Militarization of Nation, a Good Thing?

Is it time for Honduras to turn to community policing, on a national level? An increasing number of articles, particularly ones written and published in English and by English-centered sources seem to think so.

An image of the PMOP taken from an article by Insight Crime about how Hernandez is going to try and bypass the opinion of the Congress on the constitutionality of the PMOP

An image of the PMOP taken from an article by Insight Crime about how Hernandez is going to try and bypass the opinion of the Congress on the constitutionality of the PMOP

The militarization of Honduras’s security forces is something that has caused concern ever since Hernandez first announced the PMOP (Militarized Police for Public Order).  There have been a number of human rights abuses committed by the organization, but few could argue that the nation has seen a “drop” in crime. However, some of Hernandez’s statements, such as his comment that people who comment on the “Rosenthal Case” would be jailed, and the actions of the congressman who wants to make the seizures of highways and public buildings an offense punishable by jail-time, should motivate people to be concerned with over-militarization. Additionally, instances of censorship occurring in Yoro and in Colon just over a month and a half ago are serious, and likely remain entrenched in the minds of Human Rights Defenders.
But is that the only thing occurring in Honduras? No. Not even remotely. More and more programs are appearing nation-wide, meant to teach people how to overcome cycles of violence that cripple societies, such as the GREAT program (Gang Resistance Education and Training), and groups like the ASJ (Association for a More Just Society) are appearing and gaining popularity at a national level. Additionally, more modern crime-detection techniques are being implemented all over the country. Also, forces like the FNA (The National Anti-Extortion Force) have been doing a tremendous amount of work to combat extortionists who often times claim connections to gangs as a method of stealing money from just and legitimate businesses. The FNA even went to social media recently, with an article highlighting the fact that you can now file denouncements via Facebook! Additionally, more and more workshops are appearing to teach people of all ages how to run businesses and granting them resources to help them become more financially independent.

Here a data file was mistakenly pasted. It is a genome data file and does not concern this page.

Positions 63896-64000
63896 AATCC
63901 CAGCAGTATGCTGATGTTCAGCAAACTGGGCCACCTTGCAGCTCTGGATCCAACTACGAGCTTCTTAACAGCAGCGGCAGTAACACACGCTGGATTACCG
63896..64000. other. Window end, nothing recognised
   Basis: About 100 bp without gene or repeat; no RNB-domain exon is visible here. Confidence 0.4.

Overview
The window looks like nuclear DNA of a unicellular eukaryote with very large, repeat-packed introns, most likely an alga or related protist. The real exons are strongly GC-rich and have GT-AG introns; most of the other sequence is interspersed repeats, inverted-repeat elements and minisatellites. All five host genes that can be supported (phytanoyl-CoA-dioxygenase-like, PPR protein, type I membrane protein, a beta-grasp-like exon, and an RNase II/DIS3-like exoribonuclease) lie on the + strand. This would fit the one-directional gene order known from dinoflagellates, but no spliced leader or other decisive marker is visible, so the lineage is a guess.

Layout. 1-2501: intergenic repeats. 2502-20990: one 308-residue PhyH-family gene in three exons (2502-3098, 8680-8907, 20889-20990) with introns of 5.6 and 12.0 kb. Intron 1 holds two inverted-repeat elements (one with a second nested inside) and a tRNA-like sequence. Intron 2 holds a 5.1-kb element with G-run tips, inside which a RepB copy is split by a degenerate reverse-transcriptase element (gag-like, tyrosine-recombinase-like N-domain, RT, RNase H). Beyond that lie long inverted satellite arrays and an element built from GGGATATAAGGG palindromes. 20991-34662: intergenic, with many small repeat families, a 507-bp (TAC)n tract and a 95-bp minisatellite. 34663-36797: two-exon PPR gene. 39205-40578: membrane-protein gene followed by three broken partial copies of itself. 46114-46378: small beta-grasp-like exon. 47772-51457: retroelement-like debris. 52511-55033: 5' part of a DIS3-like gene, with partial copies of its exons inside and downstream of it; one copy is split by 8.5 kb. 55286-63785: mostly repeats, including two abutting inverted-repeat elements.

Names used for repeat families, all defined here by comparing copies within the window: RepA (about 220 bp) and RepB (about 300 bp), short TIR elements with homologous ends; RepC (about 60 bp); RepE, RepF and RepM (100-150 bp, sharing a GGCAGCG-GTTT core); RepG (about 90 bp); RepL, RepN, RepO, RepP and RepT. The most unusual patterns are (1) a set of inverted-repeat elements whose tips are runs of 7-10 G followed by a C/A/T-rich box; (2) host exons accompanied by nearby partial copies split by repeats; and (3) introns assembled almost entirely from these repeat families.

So what does this mean? Can we attribute Honduras’s increasing fight against crime to any one factor? Not really. It’s a fusion of various factors that are turning the nation against crime and against murderous criminal groups. But more and more people are joining the fight against crime.

But what we can actually DO? We can support groups who fight against violence, and we can work to provide resources for the victims of crime. We can do this by working to encourage more workshops like a recent one done by a collection of agencies meant to help survivors of domestic violence become financially independent. We can work to push for more workshops which tap into Honduras’s youth, and encourage them to become leaders in their communities. We can work to support organizations which privately investigate crimes. We can also support agencies like the FNA which help support businesses by punishing the cowards who try to steal money from them, and we can work to support tourism in the nation, by working to highlight the successes of Honduran crime-fighters, and innovative policies by Honduran politicians meant to combat the spread of organized crime groups, while pointing out the beauty of Honduran culture and the amazing sights in Honduras like Copan and Roatan. We can also go out of our way to support Honduran owned businesses, including digitally, by visiting their websites and making sure they get just a bit more in terms of ad revenue.

If we want to help Honduras, we’ve got to support the hard-working men and women who fight to make our country safer, while also pushing for various forms of community policing, which amounts to more than just having the police be in the communities (although that is a part of it).  We’ve got to work with the communities themselves to push them to fight against criminals in organized ways. We’ve got to encourage them to become independent if they don’t trust the police, but be willing to work with the police who’ve proven that they are trust-worthy. We can also go out of our way to improve the safety of the schools, because Honduran articles have talked about the relative lack of safety of the schools, especially at night. We must work to combat that. We must push the police to safe-guard the schools themselves and work to demonstrate that institutions of education are incorruptible houses of learning. Regardless of whether or not they take place at night. How do we do that? We work to implement the programs like GREAT at a national level. We also work to get more police officers in and around the schools. And we make sure our teachers get paid. Every few months we end up hearing about another strike from the teachers because they haven’t been paid. We cannot afford that any longer if we want to make the country a better place. Education and crime-fighting must go hand in hand from now. Let’s focus on our successes while also having a real conversation about the issues we face.


*This is an opinion piece, and not necessarily the opinion of anyone other than the author*

*Featured Image is the icon of the ASJ, the Association for a More Just Society*


This is my first opinion piece, so I’d love to hear what you think.

Some Sources: Source for the photo in the article

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